YES Programs



Cross-Cultural Connections in West Bank and Gaza

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Cross-cultural connection is one of the most important elements of exchange programs. Learning about a new culture through immersion abroad is one of the biggest challenges and rewards for our students, and that same curiosity to explore the world stays with our YES alumni long after their program year ends. Throughout the month of February our alumni in West Bank and Gaza engaged in cross-cultural activities with American students.  

On February 6, six YES alumni participated in the EducationUSA’s Alumni Cross-Cultural Day in Gaza. The goal of the event was to introduce current English Access Microscholarship (Access) students to educational and cultural experiences in the United States. 11 alumni from YES, Access, TechGirls, UGRAD, and EducationUSA Academy spoke about their experiences and the opportunities they gained from participating in their respective U.S. government funded programs. 

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The YES alumni talked how the program opened the doors for them to build new friendships internationally. The alumni also introduced the students to the American education system, and talked about the different activities they did while in the United States. The attendees asked the alumni questions about how they lived in a host family and the adaptation process. At the end, the alumni showed the attendees some souvenirs and pictures they brought with them from the United States.

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Later on February 17, twenty undergraduate exchange students from universities across the United States visited the AMIDEAST office in Ramallah. All these students are enrolled in the Middle East Studies Program (MESP) program, a study abroad program based in Amman, Jordan. These exchange students spend a semester studying Arabic language and culture, while also participating in service projects and traveling in the Middle Eastern region. To help enhance their experience, twenty YES alumni met with the MESP students to help them learn more about Palestinian culture and to hear about life for young people in the West Bank. This was also an opportunity for the YES alumni to reconnect with students from the United States.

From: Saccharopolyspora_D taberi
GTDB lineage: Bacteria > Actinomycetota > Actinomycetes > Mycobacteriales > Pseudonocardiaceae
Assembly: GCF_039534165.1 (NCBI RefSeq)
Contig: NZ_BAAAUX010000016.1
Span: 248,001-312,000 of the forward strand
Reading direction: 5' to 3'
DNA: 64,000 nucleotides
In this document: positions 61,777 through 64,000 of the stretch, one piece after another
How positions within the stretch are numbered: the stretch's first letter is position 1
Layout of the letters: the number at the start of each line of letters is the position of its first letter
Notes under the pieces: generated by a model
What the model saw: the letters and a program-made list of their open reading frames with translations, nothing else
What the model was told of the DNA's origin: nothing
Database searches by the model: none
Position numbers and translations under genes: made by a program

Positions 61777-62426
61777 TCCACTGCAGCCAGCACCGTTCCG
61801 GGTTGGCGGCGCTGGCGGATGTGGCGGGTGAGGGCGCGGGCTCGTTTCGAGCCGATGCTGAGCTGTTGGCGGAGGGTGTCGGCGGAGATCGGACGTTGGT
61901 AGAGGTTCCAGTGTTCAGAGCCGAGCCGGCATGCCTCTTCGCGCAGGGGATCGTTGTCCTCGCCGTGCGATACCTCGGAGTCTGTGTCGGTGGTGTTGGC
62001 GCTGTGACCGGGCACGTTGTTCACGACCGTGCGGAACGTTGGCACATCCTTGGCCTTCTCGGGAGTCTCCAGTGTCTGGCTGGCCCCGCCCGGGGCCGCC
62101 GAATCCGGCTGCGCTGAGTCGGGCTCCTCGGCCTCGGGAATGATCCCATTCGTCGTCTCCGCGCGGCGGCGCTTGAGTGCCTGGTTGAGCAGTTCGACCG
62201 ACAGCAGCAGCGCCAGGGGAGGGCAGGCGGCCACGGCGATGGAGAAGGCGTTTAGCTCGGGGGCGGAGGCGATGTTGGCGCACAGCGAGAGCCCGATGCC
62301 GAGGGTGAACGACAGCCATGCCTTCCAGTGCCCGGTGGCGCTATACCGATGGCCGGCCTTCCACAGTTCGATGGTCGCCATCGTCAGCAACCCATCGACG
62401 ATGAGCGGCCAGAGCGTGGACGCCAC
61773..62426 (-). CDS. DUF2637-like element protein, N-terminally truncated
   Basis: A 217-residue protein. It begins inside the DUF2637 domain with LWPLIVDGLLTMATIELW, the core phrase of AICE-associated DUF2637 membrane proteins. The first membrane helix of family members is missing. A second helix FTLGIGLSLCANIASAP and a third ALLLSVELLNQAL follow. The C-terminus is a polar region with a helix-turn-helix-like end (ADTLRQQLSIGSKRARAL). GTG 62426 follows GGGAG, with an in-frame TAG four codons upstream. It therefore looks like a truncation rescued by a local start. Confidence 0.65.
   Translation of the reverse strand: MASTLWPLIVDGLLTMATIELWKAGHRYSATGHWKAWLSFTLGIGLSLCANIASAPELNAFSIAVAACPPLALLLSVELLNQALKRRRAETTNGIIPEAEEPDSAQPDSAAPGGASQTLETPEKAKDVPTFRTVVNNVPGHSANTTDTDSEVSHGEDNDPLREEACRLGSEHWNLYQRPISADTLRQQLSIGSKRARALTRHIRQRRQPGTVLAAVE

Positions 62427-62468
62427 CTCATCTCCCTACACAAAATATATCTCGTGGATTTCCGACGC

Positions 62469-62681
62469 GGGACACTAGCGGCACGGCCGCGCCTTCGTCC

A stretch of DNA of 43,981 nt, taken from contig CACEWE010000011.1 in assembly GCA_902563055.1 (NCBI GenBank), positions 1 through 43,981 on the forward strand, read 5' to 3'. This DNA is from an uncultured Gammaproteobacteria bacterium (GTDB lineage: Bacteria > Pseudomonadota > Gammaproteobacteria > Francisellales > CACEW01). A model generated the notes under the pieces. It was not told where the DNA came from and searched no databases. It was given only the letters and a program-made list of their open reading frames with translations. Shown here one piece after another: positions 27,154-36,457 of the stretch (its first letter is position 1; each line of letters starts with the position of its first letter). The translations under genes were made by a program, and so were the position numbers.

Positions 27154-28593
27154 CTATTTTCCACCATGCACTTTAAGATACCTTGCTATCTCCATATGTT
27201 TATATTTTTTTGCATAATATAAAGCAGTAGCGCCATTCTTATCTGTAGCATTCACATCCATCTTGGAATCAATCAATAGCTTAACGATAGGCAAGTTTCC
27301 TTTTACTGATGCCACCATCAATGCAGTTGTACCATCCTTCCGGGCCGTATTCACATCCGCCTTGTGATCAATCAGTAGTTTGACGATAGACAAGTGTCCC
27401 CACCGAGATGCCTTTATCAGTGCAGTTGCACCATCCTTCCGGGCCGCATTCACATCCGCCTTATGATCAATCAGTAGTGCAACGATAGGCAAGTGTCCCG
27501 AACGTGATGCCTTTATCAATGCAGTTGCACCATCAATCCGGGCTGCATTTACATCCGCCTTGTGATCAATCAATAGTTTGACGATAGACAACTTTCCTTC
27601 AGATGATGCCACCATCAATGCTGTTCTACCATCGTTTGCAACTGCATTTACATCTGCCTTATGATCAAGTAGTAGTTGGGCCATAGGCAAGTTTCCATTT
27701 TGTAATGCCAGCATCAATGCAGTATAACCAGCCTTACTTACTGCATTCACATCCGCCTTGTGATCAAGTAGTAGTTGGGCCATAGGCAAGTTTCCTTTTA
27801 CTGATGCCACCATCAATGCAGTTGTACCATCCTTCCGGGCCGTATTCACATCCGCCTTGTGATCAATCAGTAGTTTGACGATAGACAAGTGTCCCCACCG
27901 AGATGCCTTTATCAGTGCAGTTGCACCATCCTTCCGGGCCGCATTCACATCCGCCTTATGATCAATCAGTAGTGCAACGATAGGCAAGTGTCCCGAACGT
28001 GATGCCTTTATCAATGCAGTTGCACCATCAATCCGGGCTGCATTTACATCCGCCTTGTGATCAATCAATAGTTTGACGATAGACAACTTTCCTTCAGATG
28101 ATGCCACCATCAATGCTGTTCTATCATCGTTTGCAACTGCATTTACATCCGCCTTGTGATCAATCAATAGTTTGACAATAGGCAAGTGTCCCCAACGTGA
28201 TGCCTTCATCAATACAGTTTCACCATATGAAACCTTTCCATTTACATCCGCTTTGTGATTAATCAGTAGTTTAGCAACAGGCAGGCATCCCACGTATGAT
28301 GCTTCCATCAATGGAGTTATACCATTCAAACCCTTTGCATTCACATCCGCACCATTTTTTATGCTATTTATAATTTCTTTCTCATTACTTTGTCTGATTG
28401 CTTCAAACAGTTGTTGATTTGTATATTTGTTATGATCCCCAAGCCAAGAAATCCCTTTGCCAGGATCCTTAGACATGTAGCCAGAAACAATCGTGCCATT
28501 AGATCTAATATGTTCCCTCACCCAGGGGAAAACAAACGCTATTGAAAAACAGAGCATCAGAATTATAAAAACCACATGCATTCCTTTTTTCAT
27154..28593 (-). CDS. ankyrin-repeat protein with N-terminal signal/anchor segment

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As the YES alumni and MESP students started the day with introductions, they helped break the ice with some casual conversation and snacks before getting into the prepared cultural discussion topics. Afterwards, the YES alumni and MESP students were divided into six groups. Each group was given a set of questions that discussed about the differences between the Palestinian and American culture. Every ten minutes, the groups rotated so everyone had a chance to speak with one another.

Once the students finished discussing these topics, it was time for the “speed dating game!” Both groups were asked to stand in two lines facing each other, where every MESP student faced a YES alumnus/a. Every minute a funny question was asked and the two people facing each other would talk to each other about it, as if they were on “a date.” Once the minute was over, the students in the YES alumni line would shift to the left so everyone had a new date for each question. 

At the end it was time for goodbyes, both groups wished it could have lasted longer. They exchanged social media accounts so they would stay in touch. Both groups enjoyed talking with each other, and learning more about each other’s cultures.  

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In April, tell us what are you doing in this time of social distancing to keep your spirits up!

Check out this month's story prompt at and submit your story!